Northern Arizona University’s Center for Science Teaching and Learning (CSTL), along with many Science, Technology, Engineering, and Mathematics (STEM) partners hosted the Lunar Legacy Invitational Robotics Challenges on July 19th and 20th. Robotics teams from all over the world participated in the three challenges. Each challenge required their robots to perform certain tasks with precision and accuracy. In the Apollo Next Giant Leap Student (ANGLeS) challenge, the winning team was from Killip Elementary here in Flagstaff, Arizona.
Middle School and High School teams competed for one grand prize position: though the Cienega High School team was very close in points, the Flagstaff Killip team won the prize. By winning the ANGLeS Challenge, the team has the opportunity to take an all-expenses-paid trip to the Johnson Space Center in Houston, Texas. The CSTL is committed to impacting the lives of students by supporting the development of the best possible science and mathematics teachers, while elevating the capacity of practicing teachers. CSTL teams do significant outreach, research, evaluation, and academic efforts for STEM education and this collaborative event is only one recent example.
This year brought many enthusiastic students together from around the world, coming from Hong Kong to our local Flagstaff schools. Hanna H. from Vail, AZ shared that what she loved most about robotics was: “Being able to overcome the challenges as a team, working together. Also that feeling of excitement when you finally get it.”Another participant of the Robotics Challenges, Mackenzie M. from Thatcher AZ, shared that when she grows up she wants to be “…a programmer, or a rocket scientist, or a vet.” The CSTL would like to thank the many volunteers, partners, contributors and competitors for helping make this exciting event the success it was!
Robotics Challenges: Lunar Legacy Invitational
Lunar Legacy Invitational: Full STEM Immersion
All teams had the following opportunities:
- Participated in challenges & earned awards
- Supported & learned from peers by checking out other challenges
- Participated in guest speaker & professional development sessions:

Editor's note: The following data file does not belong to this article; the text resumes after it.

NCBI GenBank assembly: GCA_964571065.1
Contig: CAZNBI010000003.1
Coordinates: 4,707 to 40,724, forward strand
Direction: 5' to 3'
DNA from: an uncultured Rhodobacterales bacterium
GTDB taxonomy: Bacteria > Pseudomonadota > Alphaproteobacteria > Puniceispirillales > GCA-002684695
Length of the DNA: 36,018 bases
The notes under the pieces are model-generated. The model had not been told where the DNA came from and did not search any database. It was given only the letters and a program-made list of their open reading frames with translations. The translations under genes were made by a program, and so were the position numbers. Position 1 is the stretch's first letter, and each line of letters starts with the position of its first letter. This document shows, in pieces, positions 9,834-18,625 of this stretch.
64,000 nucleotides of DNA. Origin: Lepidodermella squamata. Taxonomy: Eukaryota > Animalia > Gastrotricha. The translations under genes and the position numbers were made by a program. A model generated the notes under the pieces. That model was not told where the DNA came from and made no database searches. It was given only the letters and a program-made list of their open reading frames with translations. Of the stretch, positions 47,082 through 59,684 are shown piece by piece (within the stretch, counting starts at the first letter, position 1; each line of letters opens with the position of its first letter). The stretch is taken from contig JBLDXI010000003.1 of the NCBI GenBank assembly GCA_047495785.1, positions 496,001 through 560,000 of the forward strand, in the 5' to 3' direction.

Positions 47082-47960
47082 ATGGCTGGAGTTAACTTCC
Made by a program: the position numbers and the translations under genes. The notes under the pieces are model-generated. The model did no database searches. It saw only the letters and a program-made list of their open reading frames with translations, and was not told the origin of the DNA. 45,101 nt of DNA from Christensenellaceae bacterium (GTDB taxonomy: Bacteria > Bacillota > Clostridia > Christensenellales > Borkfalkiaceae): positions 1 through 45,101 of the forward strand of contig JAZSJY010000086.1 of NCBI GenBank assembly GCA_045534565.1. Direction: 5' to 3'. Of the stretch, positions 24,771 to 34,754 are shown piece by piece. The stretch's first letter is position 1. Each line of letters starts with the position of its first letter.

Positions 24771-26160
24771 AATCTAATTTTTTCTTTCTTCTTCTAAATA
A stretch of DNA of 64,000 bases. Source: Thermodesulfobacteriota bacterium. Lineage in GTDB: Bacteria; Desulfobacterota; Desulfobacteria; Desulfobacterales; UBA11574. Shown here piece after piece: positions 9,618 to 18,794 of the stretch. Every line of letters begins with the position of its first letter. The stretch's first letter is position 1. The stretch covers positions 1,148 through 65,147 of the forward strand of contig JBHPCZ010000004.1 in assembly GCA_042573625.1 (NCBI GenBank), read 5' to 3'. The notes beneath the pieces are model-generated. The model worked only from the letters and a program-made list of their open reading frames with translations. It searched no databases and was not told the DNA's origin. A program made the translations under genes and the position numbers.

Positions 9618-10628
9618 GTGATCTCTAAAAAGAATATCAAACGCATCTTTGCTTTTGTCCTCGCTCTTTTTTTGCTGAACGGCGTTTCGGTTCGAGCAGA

– Planetary Science
– How to Take the Next Step in STEM
Joined a tour to visit & experience the Lunar Legacy of Flagstaff, AZ
★ Walked where astronauts walked & trained at local crater fields
★ Saw where Pluto was discovered: Lowell Observatory T our
★ Learned about Arizona’s role in NASA and Planetary Science
★ Learned about the future of STEM
First Lego League (FLL): Into Orbit
Tomorrow’s innovators practiced imaginative thinking and teamwork. FIRST LEGO League teams researched real-world problems such as food safety, recycling, energy, etc., and were challenged to develop solutions; and design, build, and program a robot using LEGO MINDSTORMS® technology, then compete on a table-top playing field. Teams had up to 10 students ages 9-14.
Apollo Next Giant Leap Student Challenge (ANGLeS): Lunar Lander
Completed a NASA challenge celebrating the 50th anniversary of the Apollo Moon Landing. ANGLeS, the great introductory STEM challenge for teams of 2-5 in grades 5-12.
Landing: Designed a Lunar Module, similar to the one used to recreate the Apollo 11 moon landing. Flew a drone carrying Lunar Module and landed it on a designated landing zone on the lunar surface.
First Steps: Once drone dropped off Lunar Module, the teams would place their EV3 Lunar Rover on the moon.
Objectives: In the last faze, the teams programmed the Lunar Rover to traverse the lunar surface and complete a series of objectives.
First Tech Challenge (FTC): Rover Ruckus
First® Rover Ruckus Presented by Qualcomm® Incorporated was played on a 12 ft. × 12 ft. (3.7m × 3.7m) square field with approximately 1 ft. (0.3m) high walls and a soft foam mat floor. The object of the game was to attain a higher scores than the opposing alliance by descending from the Lander, collecting Minerals from the Crater, sorting and scoring Minerals into the Cargo Hold of the Lander, performing autonomous tasks, and navigating to specific parts of the Playing Field.
First Core Values: It’s way more than building robots. We expressed the FIRST philosophies of Gracious Professionalism and Cooperation through our core values: